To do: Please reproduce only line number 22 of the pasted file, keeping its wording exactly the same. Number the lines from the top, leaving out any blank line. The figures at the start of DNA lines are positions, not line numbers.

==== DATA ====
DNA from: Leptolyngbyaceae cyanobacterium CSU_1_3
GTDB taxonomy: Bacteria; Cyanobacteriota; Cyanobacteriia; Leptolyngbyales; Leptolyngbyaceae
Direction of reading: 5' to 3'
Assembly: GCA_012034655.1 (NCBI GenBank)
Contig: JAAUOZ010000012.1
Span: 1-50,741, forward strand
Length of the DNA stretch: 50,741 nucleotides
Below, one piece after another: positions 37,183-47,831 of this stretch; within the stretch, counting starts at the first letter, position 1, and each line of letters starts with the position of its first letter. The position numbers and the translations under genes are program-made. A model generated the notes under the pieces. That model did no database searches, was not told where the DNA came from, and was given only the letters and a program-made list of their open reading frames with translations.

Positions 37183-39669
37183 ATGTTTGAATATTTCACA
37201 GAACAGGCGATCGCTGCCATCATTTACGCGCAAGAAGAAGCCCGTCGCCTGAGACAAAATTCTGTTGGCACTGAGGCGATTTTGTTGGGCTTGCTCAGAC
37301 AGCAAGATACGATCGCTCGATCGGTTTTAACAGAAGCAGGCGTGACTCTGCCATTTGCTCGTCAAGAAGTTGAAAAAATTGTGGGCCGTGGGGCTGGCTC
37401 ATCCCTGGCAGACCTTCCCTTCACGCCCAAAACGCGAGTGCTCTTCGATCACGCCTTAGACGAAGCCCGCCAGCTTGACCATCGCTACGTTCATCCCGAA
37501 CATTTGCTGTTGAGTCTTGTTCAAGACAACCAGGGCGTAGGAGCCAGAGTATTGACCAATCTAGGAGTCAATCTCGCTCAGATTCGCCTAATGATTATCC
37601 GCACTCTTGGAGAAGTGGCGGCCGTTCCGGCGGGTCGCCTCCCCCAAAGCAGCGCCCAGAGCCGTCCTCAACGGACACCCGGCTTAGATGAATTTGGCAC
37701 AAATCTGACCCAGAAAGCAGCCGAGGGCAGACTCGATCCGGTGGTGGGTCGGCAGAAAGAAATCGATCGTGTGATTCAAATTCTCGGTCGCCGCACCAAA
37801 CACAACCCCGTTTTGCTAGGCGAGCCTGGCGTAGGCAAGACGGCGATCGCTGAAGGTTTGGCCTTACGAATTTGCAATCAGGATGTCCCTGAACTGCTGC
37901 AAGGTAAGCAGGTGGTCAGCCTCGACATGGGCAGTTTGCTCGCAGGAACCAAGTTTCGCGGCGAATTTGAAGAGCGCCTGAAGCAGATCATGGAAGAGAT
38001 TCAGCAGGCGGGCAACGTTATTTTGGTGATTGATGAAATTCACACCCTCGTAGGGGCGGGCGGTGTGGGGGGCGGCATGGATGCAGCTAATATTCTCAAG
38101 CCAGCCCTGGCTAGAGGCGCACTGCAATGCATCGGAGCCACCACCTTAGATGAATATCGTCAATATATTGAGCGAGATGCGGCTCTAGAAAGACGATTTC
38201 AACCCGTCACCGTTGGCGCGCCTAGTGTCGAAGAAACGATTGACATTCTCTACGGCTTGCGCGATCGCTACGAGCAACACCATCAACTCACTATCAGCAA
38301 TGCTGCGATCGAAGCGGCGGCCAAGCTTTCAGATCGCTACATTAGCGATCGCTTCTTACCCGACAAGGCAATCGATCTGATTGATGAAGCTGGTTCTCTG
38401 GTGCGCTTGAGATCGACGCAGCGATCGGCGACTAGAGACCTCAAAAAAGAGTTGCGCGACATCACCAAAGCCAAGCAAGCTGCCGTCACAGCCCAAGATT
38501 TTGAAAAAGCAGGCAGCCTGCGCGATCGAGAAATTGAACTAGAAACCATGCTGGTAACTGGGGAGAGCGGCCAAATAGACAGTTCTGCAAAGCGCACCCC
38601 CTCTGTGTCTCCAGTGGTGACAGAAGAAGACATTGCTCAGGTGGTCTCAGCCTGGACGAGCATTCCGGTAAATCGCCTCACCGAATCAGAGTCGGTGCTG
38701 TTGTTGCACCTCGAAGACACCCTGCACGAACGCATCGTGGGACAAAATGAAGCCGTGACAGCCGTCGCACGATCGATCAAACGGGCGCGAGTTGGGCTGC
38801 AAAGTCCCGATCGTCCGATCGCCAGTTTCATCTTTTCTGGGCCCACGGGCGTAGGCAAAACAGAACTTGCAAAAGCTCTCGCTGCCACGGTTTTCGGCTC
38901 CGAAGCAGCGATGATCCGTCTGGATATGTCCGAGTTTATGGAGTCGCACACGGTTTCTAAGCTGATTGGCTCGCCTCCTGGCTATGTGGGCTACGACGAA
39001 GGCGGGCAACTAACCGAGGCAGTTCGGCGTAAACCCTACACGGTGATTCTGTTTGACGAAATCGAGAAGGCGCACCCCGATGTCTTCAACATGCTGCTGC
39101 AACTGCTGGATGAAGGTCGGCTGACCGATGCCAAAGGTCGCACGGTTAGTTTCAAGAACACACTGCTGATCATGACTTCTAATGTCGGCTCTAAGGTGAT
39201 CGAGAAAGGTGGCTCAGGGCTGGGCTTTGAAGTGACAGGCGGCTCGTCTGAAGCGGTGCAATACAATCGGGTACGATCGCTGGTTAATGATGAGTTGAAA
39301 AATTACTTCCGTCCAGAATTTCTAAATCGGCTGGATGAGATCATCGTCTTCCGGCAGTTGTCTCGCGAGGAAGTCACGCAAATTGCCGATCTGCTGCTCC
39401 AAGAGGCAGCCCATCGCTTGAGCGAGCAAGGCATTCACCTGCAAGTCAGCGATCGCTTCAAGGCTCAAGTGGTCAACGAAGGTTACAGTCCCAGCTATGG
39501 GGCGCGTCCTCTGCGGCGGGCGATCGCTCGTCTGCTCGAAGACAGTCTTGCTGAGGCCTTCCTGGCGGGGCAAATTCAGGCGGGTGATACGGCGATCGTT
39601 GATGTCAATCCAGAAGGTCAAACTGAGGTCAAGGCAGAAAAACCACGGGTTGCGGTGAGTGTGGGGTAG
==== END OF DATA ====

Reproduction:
38301 TGCTGCGATCGAAGCGGCGGCCAAGCTTTCAGATCGCTACATTAGCGATCGCTTCTTACCCGACAAGGCAATCGATCTGATTGATGAAGCTGGTTCTCTG